Why Our People Are Our Future
At Kieser the most important people to us are our team. Without our Physios, EPs and Exercise Scientists we would never be able to achieve our mission of building a stronger Australia. Read this article from the Australian Physiotherapy Association to find out more about how we built our company around our core values of ‘Growing Teams, Growing People’ and ‘It’s all about Outcomes'.
"With over 130 facilities throughout Europe and now 13 centres in Australia, Kieser has been regarded as an exciting concept in the Australian healthcare sector. APA member Tim Dettman explains the evolution of Kieser Australia to Skye Mitchell."
Words taken from the Australian Physiotherapy Association magazine, InMotion. Link to full article here
"Established in Melbourne in 2006, Kieser Australia is a network of integrated physiotherapy, rehabilitation and strength training centres based on Swiss founder Werner Kieser’s concept and the core principle of ‘strength for health’. Tim Dettmann worked at Kieser Training during his university studies and returned two years after graduating. ‘I took what I thought was a short-term casual job. Kieser was the perfect job for me while studying physiotherapy at university, and I learnt a lot about exercise, communication and strategies to help clients with compliance,’ he says.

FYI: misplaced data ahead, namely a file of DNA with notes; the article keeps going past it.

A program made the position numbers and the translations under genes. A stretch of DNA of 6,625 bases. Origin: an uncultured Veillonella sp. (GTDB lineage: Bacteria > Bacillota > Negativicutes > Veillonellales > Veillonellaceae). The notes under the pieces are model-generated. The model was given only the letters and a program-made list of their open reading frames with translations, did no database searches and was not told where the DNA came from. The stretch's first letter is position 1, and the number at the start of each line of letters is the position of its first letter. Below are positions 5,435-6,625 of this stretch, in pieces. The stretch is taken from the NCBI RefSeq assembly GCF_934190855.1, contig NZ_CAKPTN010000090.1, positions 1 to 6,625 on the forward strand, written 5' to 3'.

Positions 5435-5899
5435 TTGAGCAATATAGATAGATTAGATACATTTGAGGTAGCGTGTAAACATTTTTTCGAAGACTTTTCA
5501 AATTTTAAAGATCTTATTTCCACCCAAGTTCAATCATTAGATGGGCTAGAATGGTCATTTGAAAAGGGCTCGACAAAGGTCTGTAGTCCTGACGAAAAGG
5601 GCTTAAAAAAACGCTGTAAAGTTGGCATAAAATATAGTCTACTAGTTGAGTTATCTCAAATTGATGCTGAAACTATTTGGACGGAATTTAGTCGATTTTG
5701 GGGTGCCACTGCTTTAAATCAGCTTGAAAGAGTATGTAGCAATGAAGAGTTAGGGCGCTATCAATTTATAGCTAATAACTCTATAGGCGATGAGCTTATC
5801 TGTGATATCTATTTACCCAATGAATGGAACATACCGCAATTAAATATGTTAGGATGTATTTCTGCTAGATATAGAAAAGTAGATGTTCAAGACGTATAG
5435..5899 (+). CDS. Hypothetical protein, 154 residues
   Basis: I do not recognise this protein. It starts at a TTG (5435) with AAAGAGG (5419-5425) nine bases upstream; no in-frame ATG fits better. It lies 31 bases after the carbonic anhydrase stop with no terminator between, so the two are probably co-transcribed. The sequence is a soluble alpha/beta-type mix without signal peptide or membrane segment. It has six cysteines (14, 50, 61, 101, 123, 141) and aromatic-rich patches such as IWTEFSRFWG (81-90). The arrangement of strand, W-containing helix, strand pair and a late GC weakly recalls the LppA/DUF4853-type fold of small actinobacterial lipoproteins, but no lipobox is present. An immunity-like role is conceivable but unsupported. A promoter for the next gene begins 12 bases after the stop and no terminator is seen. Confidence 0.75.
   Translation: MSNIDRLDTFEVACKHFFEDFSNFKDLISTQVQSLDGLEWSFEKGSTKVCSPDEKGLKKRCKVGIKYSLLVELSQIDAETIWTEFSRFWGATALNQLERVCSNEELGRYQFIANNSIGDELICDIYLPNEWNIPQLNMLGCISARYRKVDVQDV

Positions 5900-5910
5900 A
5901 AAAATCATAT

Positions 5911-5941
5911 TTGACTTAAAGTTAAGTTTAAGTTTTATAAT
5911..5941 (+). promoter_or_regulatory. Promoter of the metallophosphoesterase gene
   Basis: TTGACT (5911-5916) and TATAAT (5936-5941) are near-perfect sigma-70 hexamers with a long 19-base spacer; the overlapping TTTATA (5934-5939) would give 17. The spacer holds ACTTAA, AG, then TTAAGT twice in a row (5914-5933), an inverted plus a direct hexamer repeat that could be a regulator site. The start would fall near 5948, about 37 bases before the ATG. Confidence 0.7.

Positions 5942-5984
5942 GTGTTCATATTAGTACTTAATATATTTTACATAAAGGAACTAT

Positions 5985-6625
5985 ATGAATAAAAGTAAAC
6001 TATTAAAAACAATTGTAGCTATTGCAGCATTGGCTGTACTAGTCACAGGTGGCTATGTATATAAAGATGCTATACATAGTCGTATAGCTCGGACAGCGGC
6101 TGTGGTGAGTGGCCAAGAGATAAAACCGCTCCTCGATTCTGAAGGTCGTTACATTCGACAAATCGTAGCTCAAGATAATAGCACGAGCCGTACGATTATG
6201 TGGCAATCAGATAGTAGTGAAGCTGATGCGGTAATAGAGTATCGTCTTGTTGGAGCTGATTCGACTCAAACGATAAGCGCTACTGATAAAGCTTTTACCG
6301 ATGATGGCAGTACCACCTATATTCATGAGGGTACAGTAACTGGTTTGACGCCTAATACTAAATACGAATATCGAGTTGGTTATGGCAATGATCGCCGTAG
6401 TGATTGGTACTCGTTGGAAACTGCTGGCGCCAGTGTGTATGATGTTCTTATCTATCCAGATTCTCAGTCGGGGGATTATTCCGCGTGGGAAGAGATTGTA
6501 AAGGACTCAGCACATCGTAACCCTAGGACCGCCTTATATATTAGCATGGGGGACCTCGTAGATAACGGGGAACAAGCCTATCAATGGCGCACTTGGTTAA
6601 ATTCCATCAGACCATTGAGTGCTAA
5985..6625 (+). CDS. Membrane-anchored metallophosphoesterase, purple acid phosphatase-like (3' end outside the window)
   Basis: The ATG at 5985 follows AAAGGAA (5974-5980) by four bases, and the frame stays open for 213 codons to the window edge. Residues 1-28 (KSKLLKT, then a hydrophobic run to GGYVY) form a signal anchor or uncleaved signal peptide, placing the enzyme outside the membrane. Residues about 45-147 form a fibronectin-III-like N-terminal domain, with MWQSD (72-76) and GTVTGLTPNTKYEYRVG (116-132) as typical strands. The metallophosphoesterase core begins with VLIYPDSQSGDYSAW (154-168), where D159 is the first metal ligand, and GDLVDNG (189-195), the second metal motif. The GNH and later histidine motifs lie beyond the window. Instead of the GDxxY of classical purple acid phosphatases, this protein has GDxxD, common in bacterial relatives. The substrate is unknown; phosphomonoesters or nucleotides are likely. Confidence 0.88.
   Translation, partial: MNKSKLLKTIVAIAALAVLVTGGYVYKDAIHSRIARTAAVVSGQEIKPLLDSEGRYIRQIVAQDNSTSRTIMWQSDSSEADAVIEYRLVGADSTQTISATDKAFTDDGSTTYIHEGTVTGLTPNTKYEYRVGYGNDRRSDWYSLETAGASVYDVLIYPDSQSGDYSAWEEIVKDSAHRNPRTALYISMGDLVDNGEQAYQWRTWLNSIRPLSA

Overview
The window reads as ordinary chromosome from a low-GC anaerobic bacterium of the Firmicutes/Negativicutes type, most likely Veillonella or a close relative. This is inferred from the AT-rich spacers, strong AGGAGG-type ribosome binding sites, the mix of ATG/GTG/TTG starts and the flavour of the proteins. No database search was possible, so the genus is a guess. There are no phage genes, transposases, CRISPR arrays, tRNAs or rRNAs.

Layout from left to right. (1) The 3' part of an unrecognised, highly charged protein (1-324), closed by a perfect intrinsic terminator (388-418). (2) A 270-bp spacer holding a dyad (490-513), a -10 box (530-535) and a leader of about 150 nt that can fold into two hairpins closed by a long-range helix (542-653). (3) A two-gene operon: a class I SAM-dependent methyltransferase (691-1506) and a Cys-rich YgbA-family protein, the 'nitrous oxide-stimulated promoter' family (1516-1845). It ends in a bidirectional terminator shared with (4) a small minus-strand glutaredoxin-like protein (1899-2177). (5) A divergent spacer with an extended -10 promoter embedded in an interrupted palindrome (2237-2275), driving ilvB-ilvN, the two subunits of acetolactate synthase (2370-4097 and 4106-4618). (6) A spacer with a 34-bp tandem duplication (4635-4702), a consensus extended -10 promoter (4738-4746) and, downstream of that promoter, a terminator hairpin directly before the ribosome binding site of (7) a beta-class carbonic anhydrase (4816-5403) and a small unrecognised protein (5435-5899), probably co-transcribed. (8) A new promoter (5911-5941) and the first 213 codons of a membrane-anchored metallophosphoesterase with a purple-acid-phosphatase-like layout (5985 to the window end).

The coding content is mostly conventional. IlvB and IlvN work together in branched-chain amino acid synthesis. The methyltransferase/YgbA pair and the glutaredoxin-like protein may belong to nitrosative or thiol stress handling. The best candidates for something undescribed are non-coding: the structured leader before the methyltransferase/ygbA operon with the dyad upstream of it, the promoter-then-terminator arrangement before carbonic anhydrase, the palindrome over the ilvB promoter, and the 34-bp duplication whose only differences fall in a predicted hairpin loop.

Tim become a partner in 2011 and says that the diversity of the partnership is one of the keys to Kieser’s success and growth. Three out of of the six partners are physiotherapists and the other three partners bring a wealth of commercial experience from outside allied health.
‘We have built our business seeking to address some of the difficulties and challenges in the health industry, challenges that many physios will relate to...clinically, we wanted to get the best possible outcomes, and the research quickly told us we needed a strength training gym. For patients who are baby boomers, they wanted higher qualified guidance, so the gym made sense.’
Kieser, in its Swiss design, is not your typical gym. ‘It offers a clinical, non-intimidating atmosphere that is ideally suited for our baby boomer demographic who might otherwise avoid the gym. There’s no music, no mirrors, no singlets. Combine this with safe equipment and the patients look forward to training safely, and happily, for the long term,’ Tim says.
Tim and the team agree that the most important people in the business are the team members—this is underpinned by the belief that a well looked after team member will take the best possible care of their clients. Tim says they have a wellness program that includes mental health support and a winter party where three international trips are awarded to those who live the Kieser values. ‘We also have a financial reward for our team when they have been with us for five years and I’m proud to say that we have more and more team members every year.’
‘We have all seen, and many of us experienced, that the career span of a physio can be too short, for a multitude of reasons, therefore we have made changes to facilitate longevity. We do everything we can to ensure they enjoy their paid annual leave with friends and family,’ Tim says. ‘Kieser continues to grow and we think that a breadth of skills is required. Kieser are currently, financially and with flexible hours, supporting staff through master’s degrees in sports and musculoskeletal programs, but also in business. We do this because we believe a sound business model and a strong marketing plan allows our physios the best opportunity to get patient outcomes. A simple example of this is that our initial appointments are all 60 minutes.’